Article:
HEALTH CARE

Mercury exposure during pregnancy could boost growth rates of fetus and infant

Today we are surrounded by artificial chemicals, both those introduced deliberately and those that contaminate the environment inadvertently as a consequence of their use in other applications.

Study: Effects of mercury exposure on fetal body burden and its association with growth of infants. Image Credit: SciePro/Shutterstock

Endocrine-disrupting chemicals (EDC) are of special concern, especially when exposure occurs in fetal life. A new study looks at fetal growth rates related to mercury exposure.

Introduction

Many EDCs are obesogens, including mercury, which has been reported to be correlated with metabolic syndrome. Recently it has come to light that the blood mercury levels in women living in South Korea are about 4.5 g/L, which is quite high relative to the 0.65–1.35 μg/L and ~9 ng/g reported in women in the USA and Japan, respectively.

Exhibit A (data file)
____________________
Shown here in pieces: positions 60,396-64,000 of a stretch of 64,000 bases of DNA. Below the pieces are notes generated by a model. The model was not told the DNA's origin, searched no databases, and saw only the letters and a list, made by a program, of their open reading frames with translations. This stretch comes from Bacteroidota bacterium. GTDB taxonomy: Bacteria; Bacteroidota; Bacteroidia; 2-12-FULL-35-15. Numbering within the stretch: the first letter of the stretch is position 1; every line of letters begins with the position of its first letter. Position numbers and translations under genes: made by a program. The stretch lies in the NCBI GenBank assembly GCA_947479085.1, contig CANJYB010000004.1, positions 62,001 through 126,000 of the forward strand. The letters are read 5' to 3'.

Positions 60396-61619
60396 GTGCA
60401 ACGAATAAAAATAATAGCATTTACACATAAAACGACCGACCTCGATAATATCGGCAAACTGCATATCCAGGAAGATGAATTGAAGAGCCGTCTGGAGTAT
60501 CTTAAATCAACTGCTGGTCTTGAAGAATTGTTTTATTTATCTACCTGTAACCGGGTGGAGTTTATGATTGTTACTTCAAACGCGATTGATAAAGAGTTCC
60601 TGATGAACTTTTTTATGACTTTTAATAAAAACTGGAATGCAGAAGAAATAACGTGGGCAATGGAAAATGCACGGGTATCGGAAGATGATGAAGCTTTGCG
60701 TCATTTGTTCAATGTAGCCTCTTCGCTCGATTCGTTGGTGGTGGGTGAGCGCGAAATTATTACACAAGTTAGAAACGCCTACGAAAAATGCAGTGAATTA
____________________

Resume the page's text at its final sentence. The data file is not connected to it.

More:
Mercury exposure is primarily via fish consumption, especially in the form of methylmercury (MeHg). This is an organic mercury compound that builds up in fish flesh. When ingested by pregnant women, it can cross the placenta to accumulate in the fetus.

The Korea Ministry of Food and Drug Safety has set limits on fish consumption in pregnancy because of this, including fish like mackerel and cod, of which 400 g is the upper limit per week, as well as shark and tuna, with a recommended intake of only 100 g per week.

In the current study, published in Environmental Research, the researchers used a physiologically-based pharmacokinetic (PBPK) model to calculate the predicted concentration of MeHg in a given organ with time. It does so using the substance’s pharmacokinetics (the absorption, distribution, metabolism, and elimination [ADME]) and the intensity and route of exposure.